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One of the main advantages when investing in mutual funds is that it allows individual investors access to a managed and diversified portfolio of assets within the capital markets, which would otherwise be difficult to do with a small investment. Furthermore, each investor can share in the gain and/or loss of the fund. Mutual funds have different fee structures and can be back ended or front ended and open or closed.
Mutual funds can be held within 401(k)s and IRAs, and investors should take full advantage of the benefits from these tax-sheltered retirement accounts. In a regular brokerage account, certain mutual funds can generate substantial tax bills from capital gain distributions and/or dividends. These are typically the more active funds, namely high yield junk bonds, corporate bond funds and REIT funds, or actively managed stock funds.
There are two types of mutual fund sales commissions, called loads, paid to brokers for purchasing or selling shares in a mutual fund: front-end sales loads and back end sales loads.
It is important to note that how mutual funds are traded depends on if it’s an open-end fund or closed-end fund. With open-end funds, they only trade at the end of the day because you trade mutual funds based on their net asset value (NAV), which is very different than stocks which can be traded anytime during market hours. The NAV is only calculated after market close. If it’s a closed-end fund it must be bought through a broker and you can watch the price change during the day.
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Selling a mutual fund is much like buying a mutual fund in the sense that if it’s a closed-end fund you have to use a broker, but if it’s an open-end fund you deal directly with the fund through your trading account. Mutual fund shares in open-end funds are bought from the mutual fund and sold back to the fund.
The alternative, which represents the majority of mutual funds, consists of open-ended funds. This fund does not have a set number of shares; instead, whenever an investor decides to purchase that mutual fund, the fund will issue new shares to the investor based upon the current net asset value, and redeem the shares when the investor decides to sell. Open-ended funds always reflect the net asset value of the fund because the shares are created to satisfy any demand.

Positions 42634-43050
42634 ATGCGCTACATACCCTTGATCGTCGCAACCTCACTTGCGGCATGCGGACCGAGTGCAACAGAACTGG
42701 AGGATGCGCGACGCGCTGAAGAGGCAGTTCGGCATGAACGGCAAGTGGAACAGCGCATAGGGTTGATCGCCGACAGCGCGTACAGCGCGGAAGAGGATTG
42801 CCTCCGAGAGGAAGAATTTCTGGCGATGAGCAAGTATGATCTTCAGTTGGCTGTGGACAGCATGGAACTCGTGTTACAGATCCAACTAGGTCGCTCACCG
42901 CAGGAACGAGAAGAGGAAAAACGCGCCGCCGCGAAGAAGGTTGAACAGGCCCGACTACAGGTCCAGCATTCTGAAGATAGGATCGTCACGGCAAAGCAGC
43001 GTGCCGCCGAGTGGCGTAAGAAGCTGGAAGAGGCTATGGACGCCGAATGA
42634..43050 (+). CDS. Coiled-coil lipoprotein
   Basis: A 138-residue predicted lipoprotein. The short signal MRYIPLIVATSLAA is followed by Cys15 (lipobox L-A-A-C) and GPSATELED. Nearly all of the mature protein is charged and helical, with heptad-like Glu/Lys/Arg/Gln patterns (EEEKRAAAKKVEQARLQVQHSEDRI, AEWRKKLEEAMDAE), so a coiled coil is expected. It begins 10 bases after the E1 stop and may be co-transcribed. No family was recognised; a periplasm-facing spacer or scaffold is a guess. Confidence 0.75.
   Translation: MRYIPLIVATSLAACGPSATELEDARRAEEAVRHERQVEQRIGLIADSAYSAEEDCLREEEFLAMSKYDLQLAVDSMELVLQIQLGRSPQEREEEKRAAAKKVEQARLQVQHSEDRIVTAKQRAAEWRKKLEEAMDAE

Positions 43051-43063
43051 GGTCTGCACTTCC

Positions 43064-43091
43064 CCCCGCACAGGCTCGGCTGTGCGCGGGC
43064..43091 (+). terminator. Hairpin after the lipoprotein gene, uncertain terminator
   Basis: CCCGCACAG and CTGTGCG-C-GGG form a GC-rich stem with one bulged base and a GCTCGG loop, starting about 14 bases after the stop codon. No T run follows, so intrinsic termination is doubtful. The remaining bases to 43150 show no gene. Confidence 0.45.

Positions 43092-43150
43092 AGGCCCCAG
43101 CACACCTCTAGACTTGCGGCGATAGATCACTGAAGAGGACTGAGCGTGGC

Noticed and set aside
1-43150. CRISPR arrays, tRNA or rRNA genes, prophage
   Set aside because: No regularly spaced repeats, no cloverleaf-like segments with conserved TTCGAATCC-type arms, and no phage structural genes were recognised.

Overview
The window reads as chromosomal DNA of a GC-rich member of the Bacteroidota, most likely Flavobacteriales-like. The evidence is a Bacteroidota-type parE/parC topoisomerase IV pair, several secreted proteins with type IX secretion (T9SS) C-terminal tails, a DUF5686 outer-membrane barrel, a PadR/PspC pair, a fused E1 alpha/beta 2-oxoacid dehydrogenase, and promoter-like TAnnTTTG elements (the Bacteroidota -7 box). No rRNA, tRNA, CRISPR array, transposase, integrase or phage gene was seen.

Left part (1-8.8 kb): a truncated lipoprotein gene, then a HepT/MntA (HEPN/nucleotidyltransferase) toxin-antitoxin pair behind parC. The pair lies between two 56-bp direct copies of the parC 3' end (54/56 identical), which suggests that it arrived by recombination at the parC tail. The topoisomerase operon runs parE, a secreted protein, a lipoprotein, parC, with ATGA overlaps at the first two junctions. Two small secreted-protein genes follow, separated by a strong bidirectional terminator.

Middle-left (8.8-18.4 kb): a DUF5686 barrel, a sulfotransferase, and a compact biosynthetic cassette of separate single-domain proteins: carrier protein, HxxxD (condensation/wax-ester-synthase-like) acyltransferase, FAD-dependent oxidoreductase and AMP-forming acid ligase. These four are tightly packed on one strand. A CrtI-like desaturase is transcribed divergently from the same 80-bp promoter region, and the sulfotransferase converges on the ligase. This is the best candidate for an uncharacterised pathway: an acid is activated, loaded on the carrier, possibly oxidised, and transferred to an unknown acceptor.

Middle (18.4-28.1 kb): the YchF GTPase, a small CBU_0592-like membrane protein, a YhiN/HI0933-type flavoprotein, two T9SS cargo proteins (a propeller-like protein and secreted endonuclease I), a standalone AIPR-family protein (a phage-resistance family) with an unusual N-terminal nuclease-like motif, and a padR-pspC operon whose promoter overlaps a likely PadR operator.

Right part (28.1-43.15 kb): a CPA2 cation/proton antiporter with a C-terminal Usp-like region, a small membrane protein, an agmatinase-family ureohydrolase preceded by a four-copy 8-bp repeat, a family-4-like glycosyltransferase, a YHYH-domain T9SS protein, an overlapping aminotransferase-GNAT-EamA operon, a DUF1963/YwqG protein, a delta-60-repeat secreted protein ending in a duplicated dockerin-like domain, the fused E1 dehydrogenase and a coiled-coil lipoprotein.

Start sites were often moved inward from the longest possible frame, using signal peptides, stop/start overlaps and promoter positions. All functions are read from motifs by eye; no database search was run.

Once the risk tolerance is determined, then take a look at a mutual fund’s past five to 10 year performance, management experience, and expense ratios. Past performance is not a good indicator of future performance, but by familiarizing oneself with the investment returns, management experience, and expenses of the fund, an investor can determine for himself or herself if it is worth the risk.
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In fact, strong performance can also be a negative indicator, because strong performance over a long period of time is rarely sustainable. Watch for mutual funds with non-abnormal returns that boast a proven track record over a long period of time with a low expense ratio. Good fund managers usually close funds to future investors as well; the more money they have to manage the harder it is to navigate the markets.
As with any investment decision, potential investors should do the due diligence in regards to investment performance, fees, asset classes, and amount they want to dedicate to the investment. By following these guidelines, you will increase your chances of success over the long-haul.
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